Written by Texas Highways
March 12-15 at the Denton Civic Center, the Texas Storytelling Festival honors the ancient craft of storytelling with performances and workshops for children and adults. The event features about 35 “tellers” weaving tales about everything from ghosts to urban life to American Indians. “It’s very nurturing to have the opportunity to listen and imagine without a lot of visual stimulation, to just embrace the story and make the pictures in your own mind,” says Elizabeth Ellis, a featured storyteller and artistic director for the event. “It’s something humankind has done for hundreds and hundreds of years.” Call 940/380-9320.
Tyler celebrates the arrival of spring on weekends March 20-April 5 with its 56th Annual Azalea and Spring Flower Trail. Two driving and walking trails featuring azalea gardens are the main attraction, but the city rounds out the season with dozens of special events. Among the most popular are historic home tours, the Rose City Artisans & Flower Market, and the Beauty and the Beast Bicycle Tour.
Join the San Antonio Living History Association as it honors the anniversary of the March 6, 1836, Alamo battle with events at Alamo Plaza. The “Dawn at the Alamo” ceremony at 6 a.m. March 6 includes the lighting of 13 candles for the 13 days of the Alamo siege, a reconciliation peace prayer, and a salute to the fallen on each side. On March 7-8, the association will present reenactments of Santa Anna’s order to attack the Texian defenders, as well as a battle reenactment with muskets, cannons, and smoke.
With machine guns, tanks, explosives, and a flamethrower, Fredericksburg’s National Museum of the Pacific War extends its portrayal of World War II to the battlefield with the Pacific Combat Living History Program. About 40 reenactors participate in the staged battle at the museum’s Pacific Combat Zone. The 90-minute presentation starts with a weapons demonstration and discussion of tactics, and culminates with American troops storming a Japanese stronghold. The program is at 11 a.m. and 2 p.m. March 14-15, and repeats one weekend per month through November (except June). Call 830/997-8600.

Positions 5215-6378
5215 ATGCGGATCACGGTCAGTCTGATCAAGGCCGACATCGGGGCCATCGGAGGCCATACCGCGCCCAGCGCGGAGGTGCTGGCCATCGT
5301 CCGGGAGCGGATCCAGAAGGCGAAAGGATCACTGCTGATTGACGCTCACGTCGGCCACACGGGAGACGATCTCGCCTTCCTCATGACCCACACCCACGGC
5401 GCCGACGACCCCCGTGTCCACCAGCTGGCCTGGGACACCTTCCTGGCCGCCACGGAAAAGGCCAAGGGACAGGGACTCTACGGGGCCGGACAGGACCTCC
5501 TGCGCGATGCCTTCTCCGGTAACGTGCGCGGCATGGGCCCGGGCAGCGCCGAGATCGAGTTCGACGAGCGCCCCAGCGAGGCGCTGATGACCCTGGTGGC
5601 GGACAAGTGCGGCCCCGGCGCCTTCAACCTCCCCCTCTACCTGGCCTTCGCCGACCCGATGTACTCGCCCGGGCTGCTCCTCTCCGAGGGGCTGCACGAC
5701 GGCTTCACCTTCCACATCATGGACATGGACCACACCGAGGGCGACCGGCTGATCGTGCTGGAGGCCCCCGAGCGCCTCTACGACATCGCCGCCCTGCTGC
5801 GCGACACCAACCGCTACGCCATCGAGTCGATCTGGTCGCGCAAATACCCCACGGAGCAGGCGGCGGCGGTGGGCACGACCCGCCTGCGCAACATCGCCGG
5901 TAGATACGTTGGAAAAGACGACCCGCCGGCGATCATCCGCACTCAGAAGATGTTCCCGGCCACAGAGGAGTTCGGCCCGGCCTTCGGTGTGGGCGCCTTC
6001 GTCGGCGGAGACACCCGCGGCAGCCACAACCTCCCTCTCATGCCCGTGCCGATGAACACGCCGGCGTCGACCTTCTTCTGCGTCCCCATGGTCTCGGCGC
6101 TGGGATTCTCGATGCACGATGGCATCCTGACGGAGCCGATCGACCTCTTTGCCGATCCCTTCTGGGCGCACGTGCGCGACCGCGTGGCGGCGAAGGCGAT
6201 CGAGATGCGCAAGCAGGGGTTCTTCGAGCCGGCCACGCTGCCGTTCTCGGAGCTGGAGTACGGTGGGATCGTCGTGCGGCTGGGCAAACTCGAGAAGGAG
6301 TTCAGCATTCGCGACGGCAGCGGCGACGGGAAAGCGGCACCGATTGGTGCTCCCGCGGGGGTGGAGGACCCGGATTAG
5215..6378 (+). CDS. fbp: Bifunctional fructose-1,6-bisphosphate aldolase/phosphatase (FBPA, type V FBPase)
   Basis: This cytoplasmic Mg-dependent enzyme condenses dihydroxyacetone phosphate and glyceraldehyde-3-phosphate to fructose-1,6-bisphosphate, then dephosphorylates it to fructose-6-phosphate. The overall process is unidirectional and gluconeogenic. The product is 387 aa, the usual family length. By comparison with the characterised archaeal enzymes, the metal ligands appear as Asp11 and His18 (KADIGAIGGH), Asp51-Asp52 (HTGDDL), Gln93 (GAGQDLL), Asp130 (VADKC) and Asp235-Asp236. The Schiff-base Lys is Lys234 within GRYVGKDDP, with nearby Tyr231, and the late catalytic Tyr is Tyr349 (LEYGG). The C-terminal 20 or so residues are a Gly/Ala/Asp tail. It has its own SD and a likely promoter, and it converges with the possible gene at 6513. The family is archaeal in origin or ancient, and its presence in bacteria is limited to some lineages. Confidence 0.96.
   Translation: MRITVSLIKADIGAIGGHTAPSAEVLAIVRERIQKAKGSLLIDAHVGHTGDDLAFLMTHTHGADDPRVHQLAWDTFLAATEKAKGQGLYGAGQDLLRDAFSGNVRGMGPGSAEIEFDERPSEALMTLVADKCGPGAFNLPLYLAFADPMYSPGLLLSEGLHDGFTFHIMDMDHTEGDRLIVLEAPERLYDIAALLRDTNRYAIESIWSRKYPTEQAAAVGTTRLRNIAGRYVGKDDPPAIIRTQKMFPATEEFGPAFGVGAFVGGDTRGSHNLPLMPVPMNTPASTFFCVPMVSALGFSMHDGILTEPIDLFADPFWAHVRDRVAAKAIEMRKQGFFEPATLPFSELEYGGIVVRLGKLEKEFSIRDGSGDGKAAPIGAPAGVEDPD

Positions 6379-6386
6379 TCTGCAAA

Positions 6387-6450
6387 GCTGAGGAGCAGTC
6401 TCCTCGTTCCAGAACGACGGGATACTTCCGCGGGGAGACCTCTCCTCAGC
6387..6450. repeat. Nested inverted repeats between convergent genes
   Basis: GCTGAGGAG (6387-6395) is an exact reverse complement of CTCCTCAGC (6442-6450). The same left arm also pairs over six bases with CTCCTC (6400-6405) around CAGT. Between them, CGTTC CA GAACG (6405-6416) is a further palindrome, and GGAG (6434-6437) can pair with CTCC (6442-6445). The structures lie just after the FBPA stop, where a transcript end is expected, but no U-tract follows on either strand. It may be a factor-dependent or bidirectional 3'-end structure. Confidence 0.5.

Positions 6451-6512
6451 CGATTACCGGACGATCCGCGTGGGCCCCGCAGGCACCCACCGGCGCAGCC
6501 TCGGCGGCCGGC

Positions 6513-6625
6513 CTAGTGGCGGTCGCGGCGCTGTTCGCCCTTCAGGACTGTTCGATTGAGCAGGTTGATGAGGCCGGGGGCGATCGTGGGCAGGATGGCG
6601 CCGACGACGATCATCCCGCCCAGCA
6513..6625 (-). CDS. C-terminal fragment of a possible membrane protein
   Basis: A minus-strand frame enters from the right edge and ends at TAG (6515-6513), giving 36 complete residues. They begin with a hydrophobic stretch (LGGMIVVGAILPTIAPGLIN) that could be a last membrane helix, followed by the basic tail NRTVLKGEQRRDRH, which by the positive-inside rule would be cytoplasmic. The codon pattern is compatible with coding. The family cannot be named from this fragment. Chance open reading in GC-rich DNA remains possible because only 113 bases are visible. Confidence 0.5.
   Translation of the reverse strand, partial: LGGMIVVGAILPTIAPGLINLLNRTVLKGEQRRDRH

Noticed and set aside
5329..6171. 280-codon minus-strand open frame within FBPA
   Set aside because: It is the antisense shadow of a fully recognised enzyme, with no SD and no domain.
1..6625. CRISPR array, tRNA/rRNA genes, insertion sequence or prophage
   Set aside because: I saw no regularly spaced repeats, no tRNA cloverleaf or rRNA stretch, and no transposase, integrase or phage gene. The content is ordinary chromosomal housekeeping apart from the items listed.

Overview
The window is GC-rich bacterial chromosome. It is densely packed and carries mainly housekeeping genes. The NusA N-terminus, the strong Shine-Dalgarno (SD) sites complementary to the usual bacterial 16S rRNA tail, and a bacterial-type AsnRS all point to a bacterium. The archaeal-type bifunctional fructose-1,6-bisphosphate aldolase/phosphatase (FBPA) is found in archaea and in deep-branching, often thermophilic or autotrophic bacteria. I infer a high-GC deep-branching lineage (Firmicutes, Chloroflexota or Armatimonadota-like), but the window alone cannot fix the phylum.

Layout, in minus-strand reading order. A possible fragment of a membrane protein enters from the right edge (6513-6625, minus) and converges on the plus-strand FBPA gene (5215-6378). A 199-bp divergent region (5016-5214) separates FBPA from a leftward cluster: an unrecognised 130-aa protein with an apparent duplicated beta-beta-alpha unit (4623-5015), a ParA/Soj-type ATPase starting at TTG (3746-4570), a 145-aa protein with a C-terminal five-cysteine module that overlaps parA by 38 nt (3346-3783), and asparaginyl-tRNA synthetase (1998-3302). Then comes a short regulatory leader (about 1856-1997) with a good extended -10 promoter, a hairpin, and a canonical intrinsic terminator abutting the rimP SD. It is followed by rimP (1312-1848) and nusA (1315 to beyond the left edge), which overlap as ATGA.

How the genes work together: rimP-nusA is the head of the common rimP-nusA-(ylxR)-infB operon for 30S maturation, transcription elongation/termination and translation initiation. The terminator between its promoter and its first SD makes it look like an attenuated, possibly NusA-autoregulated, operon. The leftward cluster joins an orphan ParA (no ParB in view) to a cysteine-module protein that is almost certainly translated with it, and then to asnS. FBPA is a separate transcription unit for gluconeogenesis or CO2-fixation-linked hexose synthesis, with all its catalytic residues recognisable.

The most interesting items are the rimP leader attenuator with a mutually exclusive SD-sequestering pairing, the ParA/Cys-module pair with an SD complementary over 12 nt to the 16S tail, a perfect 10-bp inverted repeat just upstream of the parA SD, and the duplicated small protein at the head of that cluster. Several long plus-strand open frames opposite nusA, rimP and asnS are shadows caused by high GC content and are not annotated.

The Lone Star State has long celebrated its Wild West history—the gritty pioneers, the proud Native Americans, and the hardened lawmen who fought to establish frontier law and order. Perhaps the most iconic symbol of justice in the wilderness, especially as mythologized by Hollywood, is the U.S. Cavalry charging forward on horseback to save the day. Commemorating the history and heritage of the African Americans among the Cavalry is the primary mission of the Buffalo Soldiers National Museum in Houston.
Imagine yourself in Fort Stockton’s adobe Grey Mule Saloon, around 1894. Sidle up to the bar and order a shot of whiskey, but keep an eye out for trouble while you imbibe. Cowboys, sodbusters, and hot-headed gunslingers—drinking, smoking, cussing, gambling, and spoiling for a fight—pack this Wild West saloon.
A busy work week behind us, my husband and I headed west from Fort Worth late on a Friday afternoon for a relaxing weekend of dining and
adventure in Brownwood. “You can eat chicken-fried steak here in Cowtown without driving 150 miles,” our confounded friends at home suggested.
Although craft beer-making has flourished in Texas for decades now, the Big Bend region has been slow to benefit, only recently welcoming the arrival of a sustainable local brewery.
Most people think to visit Austin’s Lady Bird Johnson Wildflower Center in the spring, when Mother Nature rolls out her most outrageous show of color.
If you’ve ever driven across the Sidney Sherman Bridge in East Houston, you’ve likely taken notice of the incredible sweeping views of the Houston Ship Channel. Located where Interstate 610 crosses the expanded Buffalo Bayou, the 135-foot-tall freeway overpass affords an urban panorama of one of the largest ports in the world.
While the Texas Hill Country and the Panhandle have grown popular for wine touring, I’m here to make a case for a culinary-viticulture escape to the East Texas Piney Woods.
A wide asphalt airstrip stretches 5,500 feet into the desert landscape toward a row of hills in the distance. I spread out a thick blanket and lie back for an unobstructed view of the sky in all directions. Not a single manmade structure or light source mars the darkness, only a mesmerizing number of twinkling stars.